Scientists from the University of Michigan, Stanford and the National Institute on Aging have created the highest resolution map yet of human genetic diversity. Their findings are published in both Science and Nature.
This story is receiving plenty of popular coverage, including this segment on NPR's Science Friday and Wired:
Their findings support the widely accepted hypothesis that humanity's ancestors traveled from East Africa through Central Asia and then to the rest of the world. More importantly, they point the way towards fine-grained future studies of population variation, allowing people to pinpoint their own ancestral wanderings and scientists to focus on genomic regions that have experienced intensive historical pressure.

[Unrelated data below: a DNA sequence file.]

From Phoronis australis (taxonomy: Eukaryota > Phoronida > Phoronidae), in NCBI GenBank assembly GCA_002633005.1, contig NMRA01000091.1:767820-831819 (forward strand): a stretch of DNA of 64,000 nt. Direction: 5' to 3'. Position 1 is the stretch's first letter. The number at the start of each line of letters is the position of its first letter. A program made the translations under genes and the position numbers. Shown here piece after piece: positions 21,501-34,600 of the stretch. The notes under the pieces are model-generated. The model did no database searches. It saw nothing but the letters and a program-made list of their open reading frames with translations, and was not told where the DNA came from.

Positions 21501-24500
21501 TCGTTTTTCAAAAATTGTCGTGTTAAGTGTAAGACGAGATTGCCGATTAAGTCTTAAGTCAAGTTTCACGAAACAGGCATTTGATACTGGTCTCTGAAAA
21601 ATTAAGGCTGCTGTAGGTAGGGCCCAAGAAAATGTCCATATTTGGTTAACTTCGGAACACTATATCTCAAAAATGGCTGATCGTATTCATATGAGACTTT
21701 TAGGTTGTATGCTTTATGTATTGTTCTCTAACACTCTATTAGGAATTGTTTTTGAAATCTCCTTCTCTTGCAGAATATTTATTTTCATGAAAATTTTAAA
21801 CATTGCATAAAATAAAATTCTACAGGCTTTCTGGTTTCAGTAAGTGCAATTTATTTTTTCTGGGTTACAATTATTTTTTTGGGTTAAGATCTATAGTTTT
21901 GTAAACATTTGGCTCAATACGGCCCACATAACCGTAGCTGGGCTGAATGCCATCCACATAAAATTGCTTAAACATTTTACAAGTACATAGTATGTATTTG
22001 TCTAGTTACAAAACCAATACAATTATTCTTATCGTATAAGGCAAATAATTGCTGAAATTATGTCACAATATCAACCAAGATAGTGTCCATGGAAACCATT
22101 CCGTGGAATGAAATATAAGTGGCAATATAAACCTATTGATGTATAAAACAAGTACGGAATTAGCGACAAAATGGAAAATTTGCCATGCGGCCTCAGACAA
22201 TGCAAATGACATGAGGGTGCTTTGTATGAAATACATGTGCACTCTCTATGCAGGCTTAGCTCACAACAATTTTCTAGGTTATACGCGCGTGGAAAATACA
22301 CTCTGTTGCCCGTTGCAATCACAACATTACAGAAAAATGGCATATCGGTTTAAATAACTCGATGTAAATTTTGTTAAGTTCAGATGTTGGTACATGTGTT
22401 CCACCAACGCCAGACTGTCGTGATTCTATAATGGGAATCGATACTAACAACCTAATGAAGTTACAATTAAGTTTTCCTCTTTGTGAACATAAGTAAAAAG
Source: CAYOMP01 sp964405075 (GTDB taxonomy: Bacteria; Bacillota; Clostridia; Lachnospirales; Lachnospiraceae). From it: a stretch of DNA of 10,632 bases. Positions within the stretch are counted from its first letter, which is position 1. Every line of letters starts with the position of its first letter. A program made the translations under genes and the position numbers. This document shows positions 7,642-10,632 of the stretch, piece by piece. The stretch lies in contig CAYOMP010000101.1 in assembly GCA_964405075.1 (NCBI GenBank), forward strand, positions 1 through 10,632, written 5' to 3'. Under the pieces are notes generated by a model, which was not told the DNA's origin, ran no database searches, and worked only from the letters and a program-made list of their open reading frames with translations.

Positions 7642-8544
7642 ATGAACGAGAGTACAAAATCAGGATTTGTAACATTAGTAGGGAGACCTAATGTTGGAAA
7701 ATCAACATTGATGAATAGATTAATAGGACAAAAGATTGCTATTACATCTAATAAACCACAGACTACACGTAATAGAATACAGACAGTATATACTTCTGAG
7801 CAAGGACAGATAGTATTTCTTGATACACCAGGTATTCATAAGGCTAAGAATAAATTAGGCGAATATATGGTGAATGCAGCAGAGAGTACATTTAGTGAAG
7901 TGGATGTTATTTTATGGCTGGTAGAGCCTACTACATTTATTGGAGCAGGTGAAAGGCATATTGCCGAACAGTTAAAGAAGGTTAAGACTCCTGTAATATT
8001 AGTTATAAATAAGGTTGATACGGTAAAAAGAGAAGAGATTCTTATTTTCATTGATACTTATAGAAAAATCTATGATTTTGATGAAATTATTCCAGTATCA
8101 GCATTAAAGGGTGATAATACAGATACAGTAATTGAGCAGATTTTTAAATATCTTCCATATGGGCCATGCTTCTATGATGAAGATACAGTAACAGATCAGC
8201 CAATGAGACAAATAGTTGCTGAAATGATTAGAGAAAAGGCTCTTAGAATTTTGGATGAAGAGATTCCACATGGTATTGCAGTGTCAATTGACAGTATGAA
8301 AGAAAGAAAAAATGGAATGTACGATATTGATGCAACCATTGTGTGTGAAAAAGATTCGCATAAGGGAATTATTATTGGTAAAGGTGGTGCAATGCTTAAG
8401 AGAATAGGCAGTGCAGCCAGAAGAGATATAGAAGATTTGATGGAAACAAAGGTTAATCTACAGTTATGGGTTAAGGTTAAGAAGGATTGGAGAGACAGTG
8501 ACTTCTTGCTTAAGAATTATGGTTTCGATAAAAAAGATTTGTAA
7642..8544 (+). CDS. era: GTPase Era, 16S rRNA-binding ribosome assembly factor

Science journalists approached the story from an anthropological angle -- understandably, because that's the takeaway with the broadest appeal -- but when I spoke earlier this week to researchers from the three teams, they were much more excited about the studies' nuts-and-bolts.